This is the title of an article by Nicolas Carr published in The Atlantic that I saw linked somewhere and read.
The thesis is that in our new media hyperlinked world we are thinking differently and that this spills over from what we do on screen and affects the way we carry out the rest of our life. We are becoming part of the search algorithm and skimming, evaluating and processing information rather than reading, contemplating and mulling it. Our attention span is reduced, we are requiring that everything be presented to us in the most efficient manner. We don’t have time to consider, assimilate, compare and contemplate.
We live hectic lives full of change and overloaded with realms of information at the command of our fingertips. As we are able to do more, know more, experience more we feel compelled to expand to our potential, but this is at the cost of peace, quiet and Carr would say wisdom and understanding.
Carr is suggesting that the web is making us think shallowly and mechanically and reducing our wisdom. Her concedes that in ancient Greece, there were those who decried the written word for devaluing wisdom just as the same was heard with the advent of printing.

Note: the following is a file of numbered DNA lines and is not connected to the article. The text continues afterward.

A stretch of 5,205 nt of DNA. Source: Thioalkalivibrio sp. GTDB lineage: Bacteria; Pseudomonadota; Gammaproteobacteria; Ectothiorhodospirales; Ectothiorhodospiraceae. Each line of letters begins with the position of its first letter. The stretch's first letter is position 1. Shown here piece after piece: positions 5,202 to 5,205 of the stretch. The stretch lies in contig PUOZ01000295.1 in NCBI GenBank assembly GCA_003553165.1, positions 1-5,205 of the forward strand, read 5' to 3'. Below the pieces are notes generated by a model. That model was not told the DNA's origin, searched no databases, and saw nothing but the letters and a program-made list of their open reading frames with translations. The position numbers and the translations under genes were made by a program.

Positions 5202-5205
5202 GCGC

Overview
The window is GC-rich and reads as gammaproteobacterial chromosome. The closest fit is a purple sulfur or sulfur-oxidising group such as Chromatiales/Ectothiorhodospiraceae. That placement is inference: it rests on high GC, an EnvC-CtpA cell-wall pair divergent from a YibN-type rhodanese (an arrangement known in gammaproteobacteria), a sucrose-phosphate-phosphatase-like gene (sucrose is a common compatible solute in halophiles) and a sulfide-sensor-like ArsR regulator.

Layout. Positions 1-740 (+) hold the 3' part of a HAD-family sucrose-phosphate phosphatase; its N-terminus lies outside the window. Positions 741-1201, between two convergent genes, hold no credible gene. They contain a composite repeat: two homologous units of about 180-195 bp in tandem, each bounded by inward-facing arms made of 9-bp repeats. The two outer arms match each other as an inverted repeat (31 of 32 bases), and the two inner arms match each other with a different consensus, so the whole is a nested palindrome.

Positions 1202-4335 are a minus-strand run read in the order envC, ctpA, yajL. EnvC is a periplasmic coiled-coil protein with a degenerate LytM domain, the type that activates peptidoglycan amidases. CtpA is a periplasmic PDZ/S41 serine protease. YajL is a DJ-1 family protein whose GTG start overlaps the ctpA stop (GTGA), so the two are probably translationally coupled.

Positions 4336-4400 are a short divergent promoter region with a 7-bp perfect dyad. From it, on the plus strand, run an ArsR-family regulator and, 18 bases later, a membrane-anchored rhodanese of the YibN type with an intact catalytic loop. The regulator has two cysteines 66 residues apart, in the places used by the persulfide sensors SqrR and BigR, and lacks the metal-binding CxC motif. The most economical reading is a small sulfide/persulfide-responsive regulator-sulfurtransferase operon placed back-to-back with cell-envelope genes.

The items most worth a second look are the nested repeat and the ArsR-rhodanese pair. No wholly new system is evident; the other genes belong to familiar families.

In Judaism the codification of the oral Torah in the days of the second temple and thereafter were also accompanied by the same fears. Not all the wisdom is something that can be recorded and codified. You cannot be a Hacham (a wise person) without being a Talmid Hacham (a disciple of the wise). Judaism prescibes the need to live with (“serve”) Talmidei Hachamim in order to become one yourself.
This is the same in many if not most disciplines. You can’t learn everything from books. Not from Google either.